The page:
Synopses & Reviews
American or Middle Eastern, Ashkenazi or Sephardi, insular or immersed in modern lifeand#151;however diverse their situations or circumstances, Jews draw on common traditions and texts when they mark life's momentous events and rites of passage. The interplay of past and present, of individual practice and collective identity, emerges as a central fact of contemporary Jewish experience in Harvey E. Goldberg's multifaceted account of how Jews celebrate and observe the cycles of life. A leading anthropologist of Jewish culture, Goldberg draws on his own experience as well as classic sources and the latest research to create a nuanced portrait of Jewish rituals and customs that balances the reality of "ordinary Jews" with the authority of tradition.
Looking at classic rites of passage such as circumcision and marriage, along with emerging life-milestone practices like pilgrimage and identity-seeking tourism, Jewish Passages aptly reflects the remarkable cultural and religious diversity within Judaism. This work offers a new view of Jewish culture and history with the individual firmly situated at their center by blending anecdote and historical vignettes with rabbinic, midrashic, and anthropological insights; by exploring Sephardi and Ashkenazi traditions as well as modern ideologies; and by bringing into sharp relief the activities of women and relations with Gentile neighbors. As such, this book provides a unique window on the particularsand#151;and the significanceand#151;of personal and communal acts of identification among Jews past, present, and future.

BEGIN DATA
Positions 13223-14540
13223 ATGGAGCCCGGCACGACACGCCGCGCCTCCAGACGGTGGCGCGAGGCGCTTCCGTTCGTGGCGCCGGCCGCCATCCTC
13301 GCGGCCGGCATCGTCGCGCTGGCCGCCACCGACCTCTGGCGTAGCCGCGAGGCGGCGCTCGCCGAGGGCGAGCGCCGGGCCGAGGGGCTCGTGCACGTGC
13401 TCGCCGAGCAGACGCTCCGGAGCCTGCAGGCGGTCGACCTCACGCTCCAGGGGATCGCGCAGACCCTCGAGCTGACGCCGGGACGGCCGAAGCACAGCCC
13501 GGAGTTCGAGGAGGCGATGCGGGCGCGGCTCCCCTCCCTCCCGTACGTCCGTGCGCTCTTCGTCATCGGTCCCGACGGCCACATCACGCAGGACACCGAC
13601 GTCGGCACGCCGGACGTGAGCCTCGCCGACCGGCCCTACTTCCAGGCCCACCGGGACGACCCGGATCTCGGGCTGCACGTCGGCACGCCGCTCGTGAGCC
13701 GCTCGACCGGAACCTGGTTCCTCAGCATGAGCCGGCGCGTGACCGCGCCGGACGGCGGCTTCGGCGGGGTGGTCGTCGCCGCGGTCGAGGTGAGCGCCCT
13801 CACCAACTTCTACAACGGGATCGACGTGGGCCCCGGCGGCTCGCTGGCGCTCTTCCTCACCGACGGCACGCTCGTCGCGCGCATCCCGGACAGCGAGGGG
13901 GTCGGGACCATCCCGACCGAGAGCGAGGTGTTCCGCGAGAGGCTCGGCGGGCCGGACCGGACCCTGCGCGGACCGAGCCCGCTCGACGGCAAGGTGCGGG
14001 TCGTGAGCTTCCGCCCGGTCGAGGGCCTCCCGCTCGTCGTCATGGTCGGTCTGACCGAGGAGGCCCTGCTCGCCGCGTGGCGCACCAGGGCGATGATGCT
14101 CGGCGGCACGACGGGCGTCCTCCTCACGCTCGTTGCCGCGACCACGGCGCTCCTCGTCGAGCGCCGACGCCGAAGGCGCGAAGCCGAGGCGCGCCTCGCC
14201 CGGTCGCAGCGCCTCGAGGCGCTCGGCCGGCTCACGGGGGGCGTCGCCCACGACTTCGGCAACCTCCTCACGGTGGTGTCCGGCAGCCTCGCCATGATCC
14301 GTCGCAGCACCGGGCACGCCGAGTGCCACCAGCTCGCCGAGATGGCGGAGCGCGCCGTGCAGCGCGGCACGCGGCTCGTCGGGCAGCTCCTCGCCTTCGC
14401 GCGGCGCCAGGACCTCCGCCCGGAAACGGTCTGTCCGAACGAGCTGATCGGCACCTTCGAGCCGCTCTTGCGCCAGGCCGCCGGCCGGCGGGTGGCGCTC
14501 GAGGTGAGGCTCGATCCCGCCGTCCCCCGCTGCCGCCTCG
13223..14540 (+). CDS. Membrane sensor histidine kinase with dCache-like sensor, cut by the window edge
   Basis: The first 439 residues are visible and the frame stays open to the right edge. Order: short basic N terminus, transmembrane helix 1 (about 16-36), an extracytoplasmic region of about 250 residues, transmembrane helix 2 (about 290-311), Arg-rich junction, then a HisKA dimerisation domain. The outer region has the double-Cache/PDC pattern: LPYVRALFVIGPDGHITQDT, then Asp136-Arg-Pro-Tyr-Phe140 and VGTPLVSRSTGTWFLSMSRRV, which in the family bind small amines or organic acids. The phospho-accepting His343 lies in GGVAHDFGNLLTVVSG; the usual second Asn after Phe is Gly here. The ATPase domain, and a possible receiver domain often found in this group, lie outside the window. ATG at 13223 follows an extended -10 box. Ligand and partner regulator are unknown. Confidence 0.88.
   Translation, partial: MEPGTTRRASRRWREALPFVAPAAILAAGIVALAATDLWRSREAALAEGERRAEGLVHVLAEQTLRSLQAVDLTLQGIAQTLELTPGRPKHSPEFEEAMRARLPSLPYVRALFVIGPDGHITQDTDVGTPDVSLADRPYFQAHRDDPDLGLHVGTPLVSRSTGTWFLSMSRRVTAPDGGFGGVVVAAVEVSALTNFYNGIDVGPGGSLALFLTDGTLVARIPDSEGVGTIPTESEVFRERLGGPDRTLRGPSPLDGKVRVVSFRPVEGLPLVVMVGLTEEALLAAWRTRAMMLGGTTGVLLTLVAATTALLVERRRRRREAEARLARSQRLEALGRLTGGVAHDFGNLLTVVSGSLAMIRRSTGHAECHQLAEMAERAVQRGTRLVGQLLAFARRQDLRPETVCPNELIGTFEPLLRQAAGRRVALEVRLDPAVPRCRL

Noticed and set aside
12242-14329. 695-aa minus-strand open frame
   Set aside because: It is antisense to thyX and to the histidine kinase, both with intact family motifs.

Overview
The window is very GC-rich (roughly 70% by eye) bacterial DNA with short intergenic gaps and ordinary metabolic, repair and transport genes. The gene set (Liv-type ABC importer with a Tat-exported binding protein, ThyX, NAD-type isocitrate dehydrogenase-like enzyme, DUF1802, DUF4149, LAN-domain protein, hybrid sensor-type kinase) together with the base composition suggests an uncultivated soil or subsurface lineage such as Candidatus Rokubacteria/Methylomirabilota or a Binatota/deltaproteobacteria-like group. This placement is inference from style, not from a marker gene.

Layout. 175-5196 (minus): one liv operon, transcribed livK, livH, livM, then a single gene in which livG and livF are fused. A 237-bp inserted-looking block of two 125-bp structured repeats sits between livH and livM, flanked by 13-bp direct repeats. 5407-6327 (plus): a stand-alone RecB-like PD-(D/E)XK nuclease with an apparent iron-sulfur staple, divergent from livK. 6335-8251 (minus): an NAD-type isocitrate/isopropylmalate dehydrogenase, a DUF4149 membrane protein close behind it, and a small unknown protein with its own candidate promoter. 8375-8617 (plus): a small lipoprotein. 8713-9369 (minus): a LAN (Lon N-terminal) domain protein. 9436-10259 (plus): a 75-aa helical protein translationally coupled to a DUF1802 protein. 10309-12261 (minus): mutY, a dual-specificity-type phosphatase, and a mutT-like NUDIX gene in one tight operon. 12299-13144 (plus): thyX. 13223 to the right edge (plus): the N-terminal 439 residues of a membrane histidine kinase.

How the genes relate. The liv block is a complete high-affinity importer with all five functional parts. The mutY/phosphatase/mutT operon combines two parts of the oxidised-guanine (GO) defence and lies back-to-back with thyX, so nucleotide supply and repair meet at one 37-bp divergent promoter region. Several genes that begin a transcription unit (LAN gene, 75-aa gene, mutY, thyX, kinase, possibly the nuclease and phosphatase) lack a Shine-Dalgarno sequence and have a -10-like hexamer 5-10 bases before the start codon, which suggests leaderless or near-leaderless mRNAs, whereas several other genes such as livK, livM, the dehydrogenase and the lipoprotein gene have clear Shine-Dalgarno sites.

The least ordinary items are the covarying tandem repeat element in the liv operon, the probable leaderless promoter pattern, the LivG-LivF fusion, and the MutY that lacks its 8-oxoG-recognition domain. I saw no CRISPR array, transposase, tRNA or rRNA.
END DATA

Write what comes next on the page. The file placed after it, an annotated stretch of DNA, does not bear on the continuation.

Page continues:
"Goldberg's breadth of knowledge is particularly impressive. Here is a scholar who has read everything, and has produced a rich, first-rate book that is both comprehensive and accessible, making Jewish customs meaningful even to non-specialists. A scholarly achievement that is also a great bar-mitzvah gift, with tremendous value for anyone in Jewish Studies including rabbis and members of synagogue study groups."and#151;Jack Kugelmass, Irving and Miriam Lowe Professor and Director, Jewish Studies Program at Arizona State University
"Sweeping in its reach and richly informative in its details. Jewish Passages offers a treasury of wonderfully interesting information. This is a work that will not be lost. " Samuel C. Heilman, author of When a Jew Dies
A multifaceted account of how Jews celebrate and observe the cycles of life. A leading anthropologist of Jewish culture, Harvey Goldberg draws on his own experience as well as classic sources and the latest research to create a nuanced portrait of Jewish rituals and customs that balances the reality of "ordinary Jews" with the authority of tradition.
Includes bibliographical references (p. 285-354) and index.
About the Author
Harvey E. Goldberg is Professor of Anthropology at the Hebrew University of Jerusalem and the editor of The Life of Judaism (California, 2001). He is the author of Jewish Life in Muslim Libya: Rivals and Relatives (1990), and Cave Dwellers and Citrus Growers: A Jewish Community in Libya and Israel (1972).
Table of Contents
List of Illustrations
List of Abbreviations
1. Being Jewish
2. Beginnings: Birth, Circumcision, and Naming
3. Rituals of Education
5. Pilgrimage and Creating Identities
6. Death, Mourning, and Remembering
7. Bonds of Community and Individual Lives
Appendix 1. Outline of a Circumcision Ceremony (Brit Milah)
Appendix 2. Ceremony for Naming a Daughter (Zeved Ha-bat)
Appendix 3. Tefillin and the Shma
Appendix 4. Elements of the Marriage Service and Blessings